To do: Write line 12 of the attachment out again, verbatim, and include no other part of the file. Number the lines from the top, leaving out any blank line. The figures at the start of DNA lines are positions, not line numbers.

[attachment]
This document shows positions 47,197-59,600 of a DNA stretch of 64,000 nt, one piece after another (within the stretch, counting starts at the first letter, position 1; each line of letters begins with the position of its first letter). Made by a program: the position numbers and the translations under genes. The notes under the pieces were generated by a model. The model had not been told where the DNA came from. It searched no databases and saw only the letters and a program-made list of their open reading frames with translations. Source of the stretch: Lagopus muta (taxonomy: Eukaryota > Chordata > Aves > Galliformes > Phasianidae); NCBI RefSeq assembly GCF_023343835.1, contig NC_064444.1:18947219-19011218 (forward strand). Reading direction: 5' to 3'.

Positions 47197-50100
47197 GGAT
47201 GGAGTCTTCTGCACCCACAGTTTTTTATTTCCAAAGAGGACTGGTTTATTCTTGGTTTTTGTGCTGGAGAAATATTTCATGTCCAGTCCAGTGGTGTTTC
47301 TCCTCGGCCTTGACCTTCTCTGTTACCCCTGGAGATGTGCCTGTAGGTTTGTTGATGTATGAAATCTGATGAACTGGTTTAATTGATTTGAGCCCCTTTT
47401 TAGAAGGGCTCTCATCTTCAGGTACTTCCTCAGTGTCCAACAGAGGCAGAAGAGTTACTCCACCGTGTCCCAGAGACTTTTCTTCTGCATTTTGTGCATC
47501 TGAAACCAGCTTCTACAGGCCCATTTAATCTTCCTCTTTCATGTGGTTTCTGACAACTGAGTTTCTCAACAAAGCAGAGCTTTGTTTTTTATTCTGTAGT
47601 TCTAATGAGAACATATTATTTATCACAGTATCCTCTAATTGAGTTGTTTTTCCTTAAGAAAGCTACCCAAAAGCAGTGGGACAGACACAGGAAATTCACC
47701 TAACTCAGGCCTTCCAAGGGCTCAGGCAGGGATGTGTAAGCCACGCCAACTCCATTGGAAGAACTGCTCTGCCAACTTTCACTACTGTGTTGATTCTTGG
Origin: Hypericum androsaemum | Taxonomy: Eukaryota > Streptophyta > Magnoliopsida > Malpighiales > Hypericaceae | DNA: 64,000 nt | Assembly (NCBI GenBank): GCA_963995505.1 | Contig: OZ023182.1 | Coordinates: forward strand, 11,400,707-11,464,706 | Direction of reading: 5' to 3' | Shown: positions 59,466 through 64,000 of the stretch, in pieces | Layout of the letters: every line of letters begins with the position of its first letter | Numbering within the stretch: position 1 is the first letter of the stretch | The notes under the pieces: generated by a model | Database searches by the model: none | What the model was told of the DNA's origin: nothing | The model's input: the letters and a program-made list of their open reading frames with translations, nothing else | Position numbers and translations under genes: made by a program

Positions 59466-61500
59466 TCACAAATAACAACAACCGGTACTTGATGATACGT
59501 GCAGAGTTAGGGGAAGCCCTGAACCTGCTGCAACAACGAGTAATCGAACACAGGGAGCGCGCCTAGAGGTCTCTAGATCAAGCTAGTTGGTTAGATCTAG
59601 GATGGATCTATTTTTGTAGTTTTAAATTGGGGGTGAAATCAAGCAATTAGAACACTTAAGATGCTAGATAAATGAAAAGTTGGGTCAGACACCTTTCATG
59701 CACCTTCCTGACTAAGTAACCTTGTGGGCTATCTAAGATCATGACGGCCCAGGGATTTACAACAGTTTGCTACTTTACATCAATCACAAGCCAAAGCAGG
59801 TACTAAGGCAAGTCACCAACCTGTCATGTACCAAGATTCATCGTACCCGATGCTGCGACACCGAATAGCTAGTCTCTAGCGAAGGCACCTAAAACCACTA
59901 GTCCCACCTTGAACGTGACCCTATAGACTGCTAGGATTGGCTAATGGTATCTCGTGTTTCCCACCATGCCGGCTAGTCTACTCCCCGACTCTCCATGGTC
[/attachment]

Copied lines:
59466 TCACAAATAACAACAACCGGTACTTGATGATACGT